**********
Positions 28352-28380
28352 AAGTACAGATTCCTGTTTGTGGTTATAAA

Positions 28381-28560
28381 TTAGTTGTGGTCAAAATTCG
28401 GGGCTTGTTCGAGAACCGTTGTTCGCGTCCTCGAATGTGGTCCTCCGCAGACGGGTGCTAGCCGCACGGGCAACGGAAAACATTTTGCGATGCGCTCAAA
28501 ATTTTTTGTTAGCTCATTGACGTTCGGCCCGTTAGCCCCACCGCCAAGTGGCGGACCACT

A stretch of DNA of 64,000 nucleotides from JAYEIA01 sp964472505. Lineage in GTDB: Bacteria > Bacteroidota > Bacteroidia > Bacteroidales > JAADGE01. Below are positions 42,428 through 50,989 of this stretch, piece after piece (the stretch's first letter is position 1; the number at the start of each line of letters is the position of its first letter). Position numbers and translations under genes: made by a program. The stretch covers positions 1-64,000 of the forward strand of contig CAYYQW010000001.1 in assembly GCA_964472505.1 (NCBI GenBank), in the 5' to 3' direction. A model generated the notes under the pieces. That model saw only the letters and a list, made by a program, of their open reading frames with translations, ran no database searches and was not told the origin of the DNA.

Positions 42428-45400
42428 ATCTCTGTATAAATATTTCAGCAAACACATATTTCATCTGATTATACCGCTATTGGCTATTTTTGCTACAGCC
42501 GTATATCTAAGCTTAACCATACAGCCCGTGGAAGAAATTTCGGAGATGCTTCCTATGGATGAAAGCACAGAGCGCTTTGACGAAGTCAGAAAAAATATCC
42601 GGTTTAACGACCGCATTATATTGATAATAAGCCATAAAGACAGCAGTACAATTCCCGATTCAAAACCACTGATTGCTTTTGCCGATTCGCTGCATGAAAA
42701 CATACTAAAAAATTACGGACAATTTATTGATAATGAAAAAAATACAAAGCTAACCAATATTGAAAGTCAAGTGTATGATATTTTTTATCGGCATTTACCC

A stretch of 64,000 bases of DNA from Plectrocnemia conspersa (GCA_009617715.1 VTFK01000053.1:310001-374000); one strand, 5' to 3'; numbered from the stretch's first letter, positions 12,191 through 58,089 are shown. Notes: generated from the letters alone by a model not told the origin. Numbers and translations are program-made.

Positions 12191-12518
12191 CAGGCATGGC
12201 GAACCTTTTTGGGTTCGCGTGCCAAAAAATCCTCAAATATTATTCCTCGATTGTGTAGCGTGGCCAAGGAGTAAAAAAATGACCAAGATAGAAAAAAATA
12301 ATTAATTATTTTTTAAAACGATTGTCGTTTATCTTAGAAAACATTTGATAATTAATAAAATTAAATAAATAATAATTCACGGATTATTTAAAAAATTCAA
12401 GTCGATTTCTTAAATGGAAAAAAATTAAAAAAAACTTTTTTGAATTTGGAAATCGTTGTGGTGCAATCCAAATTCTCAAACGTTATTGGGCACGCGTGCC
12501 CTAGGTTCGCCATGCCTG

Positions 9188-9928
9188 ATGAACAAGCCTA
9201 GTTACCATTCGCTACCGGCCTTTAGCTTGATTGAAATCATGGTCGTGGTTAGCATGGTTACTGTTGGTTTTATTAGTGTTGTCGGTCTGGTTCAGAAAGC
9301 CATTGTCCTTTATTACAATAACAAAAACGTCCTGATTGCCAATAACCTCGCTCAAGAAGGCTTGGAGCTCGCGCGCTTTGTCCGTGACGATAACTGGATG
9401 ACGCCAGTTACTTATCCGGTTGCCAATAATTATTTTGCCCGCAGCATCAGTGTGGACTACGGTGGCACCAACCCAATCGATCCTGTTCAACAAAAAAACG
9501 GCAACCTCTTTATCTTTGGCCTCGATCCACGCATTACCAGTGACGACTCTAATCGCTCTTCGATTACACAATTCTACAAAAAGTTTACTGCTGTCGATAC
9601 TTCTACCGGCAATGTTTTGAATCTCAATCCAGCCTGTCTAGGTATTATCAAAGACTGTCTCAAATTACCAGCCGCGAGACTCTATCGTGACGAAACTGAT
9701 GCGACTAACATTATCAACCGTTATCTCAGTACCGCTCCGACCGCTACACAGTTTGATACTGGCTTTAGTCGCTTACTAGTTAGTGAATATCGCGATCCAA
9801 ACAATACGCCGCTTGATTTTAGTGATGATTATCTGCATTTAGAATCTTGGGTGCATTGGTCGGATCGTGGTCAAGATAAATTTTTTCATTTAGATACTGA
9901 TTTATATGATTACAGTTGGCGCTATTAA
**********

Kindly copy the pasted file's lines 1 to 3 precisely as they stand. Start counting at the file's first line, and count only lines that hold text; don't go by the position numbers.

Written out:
Positions 28352-28380
28352 AAGTACAGATTCCTGTTTGTGGTTATAAA

Positions 28381-28560